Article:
The United Nations has released $15 million from its humanitarian rapid response fund for critical relief operations in South Sudan, where over 230,000 people have been driven from their homes since fighting erupted between Government and opposition forces nearly a month ago.
"Conditions for the South Sudanese fleeing hostilities in their country are getting worse by the day," UN Emergency Relief Coordinator Valerie Amos said in announcing the allocation from the Central Emergency Response Fund (CERF).
"With this CERF funding, UN humanitarian agencies will be better able to meet the needs of people desperately seeking shelter and safety," she said.
South Sudan, the world's youngest country which only gained independence in 2011 after seceding from Sudan, erupted in fighting on 15 December when President Salva Kiir said soldiers loyal to former deputy president Riek Machar, dismissed last July, reportedly launched an attempted coup.
UN humanitarian partners in South Sudan now estimate that over 231,000 people have been displaced since hostilities began, including almost 60,000 who have sought shelter in UN bases. A further 42,800 have fled to neighbouring countries including Ethiopia, Kenya and Uganda.
CERF, established by the UN General Assembly seven years ago, has grown to become one of the largest and most reliable sources of humanitarian funding. Since 2006, it has disbursed more than $3.2 billion to emergencies in 88 countries, with donors pledging $404.6 million last month for 2014. CERF allocated almost $482 million in 2013, $11.6 million of it for South Sudan.
The UN humanitarian team in the country will ensure that the new funds go to the most critical needs, improving living conditions for tens of thousands of people in overcrowded camps and providing air support for medical evacuations and to enable relief workers to reach places that are inaccessible or too insecure to get to by road.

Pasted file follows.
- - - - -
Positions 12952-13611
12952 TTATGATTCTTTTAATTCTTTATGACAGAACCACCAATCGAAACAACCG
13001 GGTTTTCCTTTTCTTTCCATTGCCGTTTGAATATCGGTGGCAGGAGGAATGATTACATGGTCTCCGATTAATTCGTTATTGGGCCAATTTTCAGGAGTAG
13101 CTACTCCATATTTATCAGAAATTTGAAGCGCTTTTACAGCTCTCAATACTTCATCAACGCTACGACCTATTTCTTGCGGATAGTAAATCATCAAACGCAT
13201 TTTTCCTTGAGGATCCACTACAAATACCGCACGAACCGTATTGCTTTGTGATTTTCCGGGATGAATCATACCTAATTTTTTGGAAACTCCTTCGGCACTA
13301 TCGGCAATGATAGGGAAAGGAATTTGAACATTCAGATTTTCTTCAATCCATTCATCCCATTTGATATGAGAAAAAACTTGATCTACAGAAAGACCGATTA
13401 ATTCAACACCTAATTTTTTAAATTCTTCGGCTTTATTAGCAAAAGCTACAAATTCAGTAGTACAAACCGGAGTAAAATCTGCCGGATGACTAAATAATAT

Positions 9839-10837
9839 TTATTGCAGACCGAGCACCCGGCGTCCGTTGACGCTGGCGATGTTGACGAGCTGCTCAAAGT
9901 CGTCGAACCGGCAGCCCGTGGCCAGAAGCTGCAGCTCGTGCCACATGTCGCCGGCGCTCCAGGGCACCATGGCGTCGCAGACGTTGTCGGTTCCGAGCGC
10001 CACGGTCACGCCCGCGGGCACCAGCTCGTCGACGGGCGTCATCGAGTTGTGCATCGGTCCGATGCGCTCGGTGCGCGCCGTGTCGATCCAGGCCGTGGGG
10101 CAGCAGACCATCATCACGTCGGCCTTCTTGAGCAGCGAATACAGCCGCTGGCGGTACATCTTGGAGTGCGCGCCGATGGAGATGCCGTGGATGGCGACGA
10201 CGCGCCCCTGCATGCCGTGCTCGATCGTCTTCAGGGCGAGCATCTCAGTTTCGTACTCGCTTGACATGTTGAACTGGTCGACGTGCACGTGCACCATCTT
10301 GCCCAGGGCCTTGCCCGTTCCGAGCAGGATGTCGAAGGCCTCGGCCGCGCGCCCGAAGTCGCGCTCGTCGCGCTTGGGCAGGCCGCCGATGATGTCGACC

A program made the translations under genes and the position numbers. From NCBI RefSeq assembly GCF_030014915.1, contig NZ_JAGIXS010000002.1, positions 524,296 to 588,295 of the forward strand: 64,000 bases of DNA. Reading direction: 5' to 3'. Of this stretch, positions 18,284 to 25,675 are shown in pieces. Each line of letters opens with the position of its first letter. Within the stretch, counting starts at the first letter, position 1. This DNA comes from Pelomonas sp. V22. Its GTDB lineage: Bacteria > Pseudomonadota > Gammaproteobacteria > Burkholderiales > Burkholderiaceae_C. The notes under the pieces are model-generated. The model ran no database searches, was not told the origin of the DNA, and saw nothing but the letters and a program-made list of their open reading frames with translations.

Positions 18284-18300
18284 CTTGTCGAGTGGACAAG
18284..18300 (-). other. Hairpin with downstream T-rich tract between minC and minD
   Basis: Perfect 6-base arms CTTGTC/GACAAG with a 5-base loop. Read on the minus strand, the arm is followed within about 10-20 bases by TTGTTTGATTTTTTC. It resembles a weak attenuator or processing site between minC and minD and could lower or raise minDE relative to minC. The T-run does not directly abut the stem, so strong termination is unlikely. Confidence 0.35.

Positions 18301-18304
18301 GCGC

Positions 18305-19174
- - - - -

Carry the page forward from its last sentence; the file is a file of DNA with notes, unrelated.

Since the country gained independence in July 2011, aid agencies have received almost $74.4 million from CERF for critical assistance, including food, clean water, shelter and health services.
The UN Humanitarian Coordinator for South Sudan, Toby Lanzer, said today the humanitarian agencies have enough supplies at the moment because they are diverting material from other programmes and called on the international community to fund the full $209 million needed for relief operations over the next three months.
"We've certainly got about half of that, so that's a good start," he told UN radio. "But supplies will run out very, very quickly and we need to make sure that resources continue to be made available."
Meanwhile, a UN spokesperson reported today that the situation at the base in Bor in Jonglei State of the UN Mission in South Sudan (UNMISS), where over 9,000 civilians are being protected, remains strained.
According to UNMISS, the outcome of the fighting in Bentiu in Upper Nile state is "unclear and fluid." Mr. Lanzer is currently assessing the humanitarian situation in the city, where explosions and fighting were reportedly heard this morning. Currently, more than 8,000 internally displaced people are being protected by 550 troops in the UN base at Bentiu.
In order to cope with the increasing numbers of civilians seeking shelter with the UN, the Mission reports that it is expanding its protection site.
Yesterday, UNMISS was finally able to undertake three flights to the city, where it delivered food supplies and medically evacuated 54 civilians back to Juba. UN flights had so far been unable to reach Bor for the past few days. An additional five UNMISS flights from Juba, carrying food, also arrived in the city today.